Well surprise surprise! The (former) government’s campaign to promote their dodgy NetAlert filter — it was cracked by a teenager, after all — over-stated the risk to kids on the Internet. And Senator Helen Coonan seems to have fibbed about what was in the government-commissioned report.
One advertisement said a survey had shown that more than half of 11-15-year-olds who chatted online were contacted by strangers…
[Coonan] refused to make the research public, saying it contained personal information. The Age has obtained the research, a survey prepared by the Wallis Consulting Group, under freedom of information laws. It does not contain any personal information…
[The claim] regarding stranger contact does not appear in the government-commissioned research. The question was not posed in this form. Participants were asked: “When chatting online, have you ever been contacted by someone you haven’t met in real life?” More than half answered “yes”.
So, a “stranger” is anyone you chatted with online, even a friend of a friend, who you just haven’t met physically. A “contact” could have been spam. Gee, we all have them, don’t we?
The duplicity of Coonan’s statement is the conflation of “someone you haven’t met before” with “stranger” with “danger”. The pre-existing alliterative “stranger danger” meme made it even easier to promulgate this campaign of fear.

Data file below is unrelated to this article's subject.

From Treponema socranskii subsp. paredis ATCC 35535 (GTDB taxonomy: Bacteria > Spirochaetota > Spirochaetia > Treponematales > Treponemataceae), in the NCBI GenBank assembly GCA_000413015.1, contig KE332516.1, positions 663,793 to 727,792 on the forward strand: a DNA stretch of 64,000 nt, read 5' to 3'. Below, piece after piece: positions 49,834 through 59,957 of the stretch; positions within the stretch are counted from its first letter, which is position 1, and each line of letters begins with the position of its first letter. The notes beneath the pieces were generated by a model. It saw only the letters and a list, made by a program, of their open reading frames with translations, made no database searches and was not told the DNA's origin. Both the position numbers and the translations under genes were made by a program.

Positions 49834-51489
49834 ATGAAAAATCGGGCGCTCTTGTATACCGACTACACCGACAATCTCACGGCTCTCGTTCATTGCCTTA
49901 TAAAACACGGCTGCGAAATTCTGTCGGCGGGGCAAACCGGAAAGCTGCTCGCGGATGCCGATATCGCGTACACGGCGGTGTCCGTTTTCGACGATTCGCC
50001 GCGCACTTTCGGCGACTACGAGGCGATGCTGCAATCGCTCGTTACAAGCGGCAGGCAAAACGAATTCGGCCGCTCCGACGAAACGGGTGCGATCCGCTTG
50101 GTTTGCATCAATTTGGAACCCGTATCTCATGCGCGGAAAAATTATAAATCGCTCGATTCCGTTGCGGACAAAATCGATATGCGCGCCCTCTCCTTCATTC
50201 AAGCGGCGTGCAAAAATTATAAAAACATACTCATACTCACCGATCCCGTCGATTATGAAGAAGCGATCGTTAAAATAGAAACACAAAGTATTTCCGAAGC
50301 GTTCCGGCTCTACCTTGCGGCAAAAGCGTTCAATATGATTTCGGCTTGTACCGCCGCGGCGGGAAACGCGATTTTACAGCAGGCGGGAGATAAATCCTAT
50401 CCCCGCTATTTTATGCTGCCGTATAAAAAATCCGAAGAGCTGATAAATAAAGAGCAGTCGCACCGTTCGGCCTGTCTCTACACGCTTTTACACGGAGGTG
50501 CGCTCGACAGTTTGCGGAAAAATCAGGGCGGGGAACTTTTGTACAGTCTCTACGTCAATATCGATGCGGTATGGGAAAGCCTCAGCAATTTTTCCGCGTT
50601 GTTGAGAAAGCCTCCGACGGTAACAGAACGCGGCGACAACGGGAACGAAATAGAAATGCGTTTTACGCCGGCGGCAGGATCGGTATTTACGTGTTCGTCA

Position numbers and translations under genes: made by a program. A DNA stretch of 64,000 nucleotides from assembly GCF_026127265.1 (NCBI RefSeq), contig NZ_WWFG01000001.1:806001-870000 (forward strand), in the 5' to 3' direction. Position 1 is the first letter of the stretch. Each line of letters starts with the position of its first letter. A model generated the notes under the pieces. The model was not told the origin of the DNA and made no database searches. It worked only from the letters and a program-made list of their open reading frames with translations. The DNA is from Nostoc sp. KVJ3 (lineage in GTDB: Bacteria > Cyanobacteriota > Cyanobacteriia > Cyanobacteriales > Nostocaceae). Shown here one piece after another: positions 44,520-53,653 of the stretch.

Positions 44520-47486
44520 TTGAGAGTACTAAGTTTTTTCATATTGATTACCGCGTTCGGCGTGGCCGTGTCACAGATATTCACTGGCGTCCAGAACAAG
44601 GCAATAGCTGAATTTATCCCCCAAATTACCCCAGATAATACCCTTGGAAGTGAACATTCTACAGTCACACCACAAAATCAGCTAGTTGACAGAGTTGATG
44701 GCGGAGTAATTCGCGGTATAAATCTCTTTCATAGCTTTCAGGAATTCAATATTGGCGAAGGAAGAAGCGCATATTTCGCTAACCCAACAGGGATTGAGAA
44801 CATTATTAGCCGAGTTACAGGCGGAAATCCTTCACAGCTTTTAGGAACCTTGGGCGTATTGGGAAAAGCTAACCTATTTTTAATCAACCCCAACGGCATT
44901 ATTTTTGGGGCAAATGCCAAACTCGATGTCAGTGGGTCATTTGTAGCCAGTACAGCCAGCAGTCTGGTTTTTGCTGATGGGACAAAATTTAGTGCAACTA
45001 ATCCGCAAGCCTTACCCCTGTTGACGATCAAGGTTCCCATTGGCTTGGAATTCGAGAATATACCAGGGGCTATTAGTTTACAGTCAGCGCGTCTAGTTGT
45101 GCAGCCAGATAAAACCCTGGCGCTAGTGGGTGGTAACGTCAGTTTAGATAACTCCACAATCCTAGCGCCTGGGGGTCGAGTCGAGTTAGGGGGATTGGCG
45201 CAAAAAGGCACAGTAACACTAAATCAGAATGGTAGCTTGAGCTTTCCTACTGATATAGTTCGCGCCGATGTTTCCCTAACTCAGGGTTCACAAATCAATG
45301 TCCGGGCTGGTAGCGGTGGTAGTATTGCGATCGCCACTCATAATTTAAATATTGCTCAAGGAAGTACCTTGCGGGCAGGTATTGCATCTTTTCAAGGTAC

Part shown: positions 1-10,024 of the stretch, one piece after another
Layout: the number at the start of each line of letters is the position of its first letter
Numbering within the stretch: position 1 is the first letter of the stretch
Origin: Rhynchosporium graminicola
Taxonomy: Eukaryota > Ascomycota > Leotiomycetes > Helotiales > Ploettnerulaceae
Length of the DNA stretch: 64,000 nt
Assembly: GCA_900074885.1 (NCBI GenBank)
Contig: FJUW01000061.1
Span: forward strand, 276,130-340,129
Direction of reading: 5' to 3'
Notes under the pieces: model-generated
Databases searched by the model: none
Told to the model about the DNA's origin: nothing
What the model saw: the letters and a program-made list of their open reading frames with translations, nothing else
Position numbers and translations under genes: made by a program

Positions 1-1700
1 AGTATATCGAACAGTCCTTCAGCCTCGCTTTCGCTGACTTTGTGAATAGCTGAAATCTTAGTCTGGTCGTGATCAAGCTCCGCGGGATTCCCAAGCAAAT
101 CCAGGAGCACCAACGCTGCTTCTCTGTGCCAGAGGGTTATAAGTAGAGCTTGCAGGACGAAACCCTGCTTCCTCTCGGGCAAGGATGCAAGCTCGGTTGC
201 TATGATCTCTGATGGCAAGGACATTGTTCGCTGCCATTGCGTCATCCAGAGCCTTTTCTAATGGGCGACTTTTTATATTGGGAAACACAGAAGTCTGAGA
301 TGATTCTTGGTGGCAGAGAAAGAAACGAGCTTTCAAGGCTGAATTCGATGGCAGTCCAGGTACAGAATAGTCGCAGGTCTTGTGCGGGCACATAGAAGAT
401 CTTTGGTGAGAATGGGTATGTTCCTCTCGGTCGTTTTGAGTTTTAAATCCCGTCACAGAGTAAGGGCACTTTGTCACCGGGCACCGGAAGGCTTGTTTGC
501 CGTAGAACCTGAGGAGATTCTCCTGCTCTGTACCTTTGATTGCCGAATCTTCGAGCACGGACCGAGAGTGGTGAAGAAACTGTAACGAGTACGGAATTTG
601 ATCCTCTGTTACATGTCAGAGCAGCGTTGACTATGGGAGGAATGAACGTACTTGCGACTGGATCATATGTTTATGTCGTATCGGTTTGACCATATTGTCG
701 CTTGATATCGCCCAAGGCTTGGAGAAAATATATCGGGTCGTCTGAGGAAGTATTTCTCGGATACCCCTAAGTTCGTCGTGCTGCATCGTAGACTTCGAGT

If someone’s mind already includes “stranger danger”, and you use loose terminology to say that anyone you haven’t met in “real life” before (as if people become non-real when your communication is electronic?) is a “stranger”, then instead of the perfectly reasonable “half of the kids have met a new friend online” you suddenly have “half of the kids have been approached by a dangerous paedophile”. Hardly the same thing.
There was an interesting discussion on the Link mailing list this morning. Some people have criticisms of my argument. But the “stranger danger” meme is just wrong.
As one fact sheet on child sexual abuse says:
A study in three states found 96% of reported rape survivors under age 12 knew the attacker. 4% of the offenders were strangers, 20% were fathers, 16% were relatives and 50% were acquaintances or friends…
In up to 50% of reported cases, offenders are adolescents. In 82% of accusations recently studied the accused offender was a heterosexual partner of a close relative of the child’s.
So, the NetAlert campaign promoted a completely inaccurate stereotype of the “risky people”. The typical offender is an adolescent “known to the victim”. But if you’re over 45 and male, don’t dare pause on your afternoon walk to smile with joy at the sight of kids playing in the park, and especially dare not ask “How’s the soccer going?”
I find it truly disgusting that saying hello to a fellow human being, of whatever age, is immediately treated with suspicion. That kind of paranoia can’t be good for society. Is that really the world we want to live in?